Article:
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Wetlands to feature in schools exhibition

Published on : 02/07/2015
Source : http://www.herald.co.zw/wetlands-to-feature-in-schools-exhibition/ 30/06/2015

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The National Gallery of Zimbabwe will this Saturday officially open their Annual Schools Art Exhibition Tavatose/Sisonke 2015 which seeks to explore the vanishing of wetlands. It is being hosted in conjunction with the Environmental Management Agency and will run from July 4 to 27 under the theme, "Going . . . Going . . . Gone: Vanishing Wetlands". Wetlands are areas where water covers the soil or is present either at or near the surface for the varying periods of time during the year, including growing season.


The exhibition will see a collection of artworks from more than 10 schools starting from pre-school, junior, high and senior school across the country.



Primary schools to showcase their artworks include ST Thomas Aquinas from Bulawayo, Mutare Junior, Kenzamba and Emerald Hill School of the Deaf while secondary schools include Mandedza High and Chipangura.



EMA director-general Mrs Mutsa Chasi will be the guest of honour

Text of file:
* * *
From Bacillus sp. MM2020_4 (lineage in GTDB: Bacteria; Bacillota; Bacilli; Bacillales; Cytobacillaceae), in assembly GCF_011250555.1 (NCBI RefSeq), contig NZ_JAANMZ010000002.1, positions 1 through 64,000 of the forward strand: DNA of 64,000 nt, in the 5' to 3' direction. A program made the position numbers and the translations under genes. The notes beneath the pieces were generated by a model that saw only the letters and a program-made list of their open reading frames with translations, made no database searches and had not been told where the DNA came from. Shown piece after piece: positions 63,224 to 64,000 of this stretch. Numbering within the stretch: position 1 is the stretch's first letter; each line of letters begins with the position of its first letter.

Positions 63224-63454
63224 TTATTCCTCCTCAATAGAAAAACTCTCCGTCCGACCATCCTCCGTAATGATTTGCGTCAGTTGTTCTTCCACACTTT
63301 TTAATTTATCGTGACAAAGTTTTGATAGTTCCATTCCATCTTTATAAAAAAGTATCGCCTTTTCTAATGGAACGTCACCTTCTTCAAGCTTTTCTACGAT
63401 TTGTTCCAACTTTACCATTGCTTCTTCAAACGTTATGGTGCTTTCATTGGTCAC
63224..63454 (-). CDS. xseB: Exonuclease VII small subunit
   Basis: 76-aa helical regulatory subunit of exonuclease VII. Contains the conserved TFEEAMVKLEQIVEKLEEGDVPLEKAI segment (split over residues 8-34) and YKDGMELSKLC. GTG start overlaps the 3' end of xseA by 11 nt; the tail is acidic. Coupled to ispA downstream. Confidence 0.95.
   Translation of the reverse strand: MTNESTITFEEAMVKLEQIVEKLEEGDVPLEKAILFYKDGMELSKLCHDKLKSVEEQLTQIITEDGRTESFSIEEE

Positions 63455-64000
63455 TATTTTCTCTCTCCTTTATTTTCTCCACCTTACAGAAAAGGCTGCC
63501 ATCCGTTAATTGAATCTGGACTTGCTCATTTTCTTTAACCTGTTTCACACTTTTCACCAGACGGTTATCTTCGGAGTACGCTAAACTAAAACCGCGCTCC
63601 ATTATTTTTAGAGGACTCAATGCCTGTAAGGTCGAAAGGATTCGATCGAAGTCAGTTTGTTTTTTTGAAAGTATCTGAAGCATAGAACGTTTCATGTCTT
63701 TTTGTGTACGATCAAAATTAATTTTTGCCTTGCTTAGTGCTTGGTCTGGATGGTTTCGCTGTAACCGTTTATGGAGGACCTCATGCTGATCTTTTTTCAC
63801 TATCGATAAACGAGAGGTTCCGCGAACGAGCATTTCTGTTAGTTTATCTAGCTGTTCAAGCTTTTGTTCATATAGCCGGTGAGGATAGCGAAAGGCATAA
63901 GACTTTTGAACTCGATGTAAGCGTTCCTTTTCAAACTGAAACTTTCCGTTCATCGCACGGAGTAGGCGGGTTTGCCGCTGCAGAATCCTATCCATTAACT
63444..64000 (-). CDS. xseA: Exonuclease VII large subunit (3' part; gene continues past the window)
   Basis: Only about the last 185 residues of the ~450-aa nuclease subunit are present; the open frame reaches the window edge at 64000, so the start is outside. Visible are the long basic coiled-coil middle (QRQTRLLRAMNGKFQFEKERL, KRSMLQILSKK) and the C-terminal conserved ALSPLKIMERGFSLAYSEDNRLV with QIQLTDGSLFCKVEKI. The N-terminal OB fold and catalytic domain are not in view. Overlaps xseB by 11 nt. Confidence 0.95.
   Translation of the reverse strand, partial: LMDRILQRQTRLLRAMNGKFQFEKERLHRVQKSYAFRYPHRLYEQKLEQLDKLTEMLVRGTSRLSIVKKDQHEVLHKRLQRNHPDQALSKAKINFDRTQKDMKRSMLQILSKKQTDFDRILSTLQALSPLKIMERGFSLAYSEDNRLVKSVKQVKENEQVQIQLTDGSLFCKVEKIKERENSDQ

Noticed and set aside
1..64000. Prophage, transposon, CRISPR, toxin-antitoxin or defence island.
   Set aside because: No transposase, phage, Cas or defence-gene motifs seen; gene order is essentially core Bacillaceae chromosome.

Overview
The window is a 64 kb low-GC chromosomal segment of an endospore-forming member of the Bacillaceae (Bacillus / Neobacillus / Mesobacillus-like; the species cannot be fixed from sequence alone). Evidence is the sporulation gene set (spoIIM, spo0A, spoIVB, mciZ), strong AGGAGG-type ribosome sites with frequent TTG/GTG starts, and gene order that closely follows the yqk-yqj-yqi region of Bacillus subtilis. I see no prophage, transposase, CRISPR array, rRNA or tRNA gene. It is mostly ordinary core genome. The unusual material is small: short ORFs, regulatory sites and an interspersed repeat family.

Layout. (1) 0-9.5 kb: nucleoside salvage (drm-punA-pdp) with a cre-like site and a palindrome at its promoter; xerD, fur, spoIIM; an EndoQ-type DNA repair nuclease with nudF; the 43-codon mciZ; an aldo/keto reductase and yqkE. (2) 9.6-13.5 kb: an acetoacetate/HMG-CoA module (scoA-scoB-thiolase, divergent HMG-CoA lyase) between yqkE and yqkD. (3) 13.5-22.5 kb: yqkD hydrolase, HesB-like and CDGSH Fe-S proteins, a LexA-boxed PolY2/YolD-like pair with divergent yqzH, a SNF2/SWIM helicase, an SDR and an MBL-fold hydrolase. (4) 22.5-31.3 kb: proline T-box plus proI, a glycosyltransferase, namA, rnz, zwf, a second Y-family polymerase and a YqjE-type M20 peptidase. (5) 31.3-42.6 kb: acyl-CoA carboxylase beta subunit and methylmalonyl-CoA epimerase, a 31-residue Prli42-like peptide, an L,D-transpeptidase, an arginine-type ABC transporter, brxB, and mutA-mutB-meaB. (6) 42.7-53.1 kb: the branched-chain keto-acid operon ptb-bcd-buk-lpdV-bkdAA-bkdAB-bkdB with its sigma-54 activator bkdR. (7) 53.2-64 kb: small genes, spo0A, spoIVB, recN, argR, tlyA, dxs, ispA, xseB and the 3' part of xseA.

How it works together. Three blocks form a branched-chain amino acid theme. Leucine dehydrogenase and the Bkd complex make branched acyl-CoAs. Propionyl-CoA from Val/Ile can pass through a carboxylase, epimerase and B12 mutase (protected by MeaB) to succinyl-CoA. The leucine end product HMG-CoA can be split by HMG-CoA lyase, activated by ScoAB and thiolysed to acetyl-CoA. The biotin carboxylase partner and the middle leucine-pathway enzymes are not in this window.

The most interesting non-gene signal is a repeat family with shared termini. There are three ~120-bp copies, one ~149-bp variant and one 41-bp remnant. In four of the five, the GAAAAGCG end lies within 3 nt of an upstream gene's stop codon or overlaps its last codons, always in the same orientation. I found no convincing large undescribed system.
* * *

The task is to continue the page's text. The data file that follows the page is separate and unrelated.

The exhibition's aim is to promote artistic talent at a young age while focusing on specific areas of concern for the nation and develop a greater awareness of the importance of preserving wet- lands.



It is being conducted with the hope of developing awareness at an early age, issues around availability or non-availability of water and its consequences on people's lives.



The gallery's education officer, Mr Akim Nyakudya, said: "The focus of this exhibition is to develop in the youths microscopic views of wetlands, what is living there, flora and fauna and the importance of sustainably preserving the ecosystem."



Added Mr Nyakudya: "This platform is for the youths to showcase their creativity in a way that contributes to a better society. We are also planning to provide a platform from which our institution can assess areas where art teachers need assistance in terms of art education."



EMA's environmental education ad publicity manager, Mr Steady Kangata, said his organisation has recognised the importance of stakeholders' participation.



"Stakeholders participation helps to promote and foster environmental stewardship and management. Therefore, the focus of this exhibition acts as an avenue to cascade environmental information to the wider society of Zimbabwe," he said.



He advised people to seek advice and written approval from EMA before developing any structure on a wetland.



 

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